Sunday, August 3, 2008

The Rubber Duck has New Reason to Float

Congress Moves to Ban Phthalates in Children's Toys.

Wow this is indeed a rare action by Congress! Before I explain the ban, a little about phthalates. Phthalates are a group of oily, colorless chemicals that are found in soft plastics, think vinyl, all vinyl. They are in most commercial products from plastics to shampoo. They are also used in plastic food packaging that leaks into the food being stored. They may also be used in foods as emulsifiers and in the food and cosmetic industry are completely unregulated and not required on the label. All of this despite the fact that they are on the EPA's list of toxic chemicals. They are also in the enteric coating found on many medications. The European Union banned phthalates in 2004 for all uses regarding children under the age of three.

Phthalates are xenoestrogenic, meaning that when these chemicals get into your body they mimic the hormone estrogen. Particularly in males this excess estrogen has a deleterious effect on fertility. Numerous studies with rats have confirmed these findings as has our petri dish that we call reality. For girls the estrogenic compounds can lead to early onset of menses and there are some links to breast cancer. For years people have denied that these chemicals in plastics and cosmetics were having any effect on human beings. Parents in particular, that worried about the health of their children, were concerned that these products were in their children's toys, food products, diapers, nipples on bottles, and personal care products without labeling. These products cannot be readily avoided by a conscious consumer. Phthalates are very available chemicals, they can be transferred simply by placing a toy in your mouth, let alone chewing on it. There is also evidence that phthalates can be absorbed through skin contact.

Phthalates and another chemical BPA Bisphenol-A which has similar estrogenic effect and is found in hard plastics such as Nalgene bottles, baby bottles, plastic tupperware and in the lining of canned goods, have caused much stir among scientists, environmentalists, and doctors, particularly oncologists over the last 10 years. There has been much call to remove or at least label these chemicals on products with little avail until now.

Following a ban in California and Connecticut, all phthalates are to be removed from children's toys in the United States by January 1, 2009. That is pretty quick action! To their credit, big box retailers Walmart, Toys R Us, and Target are pulling phthalate toys ASAP. The problem here is that short of testing every toy on the shelf, how will we KNOW that these imported toys are phthalate free? They weren't labeled before and historically we have not be so great with regulating manufacturing processes overseas especially with China. Well the biggest change with this bill is that it requires that all toys be tested before being sold. The current standard allows toys to be put out on the market and then recalled if they are found to be unsafe.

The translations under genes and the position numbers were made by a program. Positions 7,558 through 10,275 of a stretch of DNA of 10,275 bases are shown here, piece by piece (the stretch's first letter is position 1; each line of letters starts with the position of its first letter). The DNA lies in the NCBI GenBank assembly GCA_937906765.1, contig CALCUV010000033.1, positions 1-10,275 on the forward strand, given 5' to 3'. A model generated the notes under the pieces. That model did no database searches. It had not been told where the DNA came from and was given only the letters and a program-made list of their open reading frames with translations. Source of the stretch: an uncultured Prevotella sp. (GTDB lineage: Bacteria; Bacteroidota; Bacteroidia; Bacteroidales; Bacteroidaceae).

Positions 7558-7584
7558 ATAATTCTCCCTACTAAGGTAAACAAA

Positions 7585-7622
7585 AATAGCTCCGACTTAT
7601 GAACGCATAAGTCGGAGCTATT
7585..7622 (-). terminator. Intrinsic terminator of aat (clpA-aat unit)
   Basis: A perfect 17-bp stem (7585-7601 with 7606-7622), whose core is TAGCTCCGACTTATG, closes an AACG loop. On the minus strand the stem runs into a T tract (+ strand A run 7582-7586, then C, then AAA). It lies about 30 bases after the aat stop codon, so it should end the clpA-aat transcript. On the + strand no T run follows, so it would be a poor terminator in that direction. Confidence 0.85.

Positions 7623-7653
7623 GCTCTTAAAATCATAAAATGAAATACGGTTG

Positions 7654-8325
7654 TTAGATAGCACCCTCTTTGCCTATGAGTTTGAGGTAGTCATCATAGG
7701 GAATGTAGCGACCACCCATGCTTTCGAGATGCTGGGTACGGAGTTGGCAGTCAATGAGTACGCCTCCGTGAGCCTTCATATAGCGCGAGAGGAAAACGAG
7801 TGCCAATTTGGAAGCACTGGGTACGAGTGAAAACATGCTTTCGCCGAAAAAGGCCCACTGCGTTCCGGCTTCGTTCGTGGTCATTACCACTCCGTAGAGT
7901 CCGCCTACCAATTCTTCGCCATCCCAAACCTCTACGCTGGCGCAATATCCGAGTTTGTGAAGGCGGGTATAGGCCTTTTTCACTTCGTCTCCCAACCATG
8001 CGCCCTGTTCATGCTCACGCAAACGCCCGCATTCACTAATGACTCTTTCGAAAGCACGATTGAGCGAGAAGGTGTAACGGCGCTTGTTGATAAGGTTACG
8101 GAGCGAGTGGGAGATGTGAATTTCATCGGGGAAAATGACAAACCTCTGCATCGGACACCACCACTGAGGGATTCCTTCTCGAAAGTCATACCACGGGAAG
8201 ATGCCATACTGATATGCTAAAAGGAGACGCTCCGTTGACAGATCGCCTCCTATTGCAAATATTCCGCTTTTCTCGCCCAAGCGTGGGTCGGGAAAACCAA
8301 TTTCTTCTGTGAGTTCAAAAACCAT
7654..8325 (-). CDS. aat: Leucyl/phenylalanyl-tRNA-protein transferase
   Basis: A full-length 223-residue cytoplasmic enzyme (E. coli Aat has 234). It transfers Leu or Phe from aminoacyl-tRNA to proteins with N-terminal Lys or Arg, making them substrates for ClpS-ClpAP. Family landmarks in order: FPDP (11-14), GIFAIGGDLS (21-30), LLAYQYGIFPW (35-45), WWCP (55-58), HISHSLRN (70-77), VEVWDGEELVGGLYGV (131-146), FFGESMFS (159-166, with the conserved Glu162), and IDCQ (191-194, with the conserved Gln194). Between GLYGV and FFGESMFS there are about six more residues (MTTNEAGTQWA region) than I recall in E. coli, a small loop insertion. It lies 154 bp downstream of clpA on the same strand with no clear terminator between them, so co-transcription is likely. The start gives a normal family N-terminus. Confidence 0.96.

This brings me to a wider topic.

The Precautionary Principle.

Wikepedia defines the Precautionary Principle as a moral and political principle which states that if an action or policy might cause severe or irreversible harm to the public or to the environment, in the absence of a scientific consensus that harm would not ensue, the burden of proof falls on those who would advocate taking the action.

This means that if you have an idea or product, you must prove it is safe. In the European union the Precautionary Principle is law. In the US however, the burden of proof often falls on the consumer. And establishment of this proof not necessarily through science, but lawsuit. This allows either laziness or corporate greed to infiltrate our market place with unsafe goods. The danger is that new chemicals and products are not labeled so consumers are indeed the petri dish in the lab, chemicals and new products are set out among us to see how we react to them. You should feel empathy for monkeys in labs, because hopefully you just woke up and realized that you are one.

These chemicals are in so many other products, that are also used on babies and the rest of us. We need to take a much wider look at this issue, however this is a great start!

1 comment:

Guten Tag said...

The Duck you show here is made by Na Klar rubber Works , is made from Latex and 100% Phthalates free.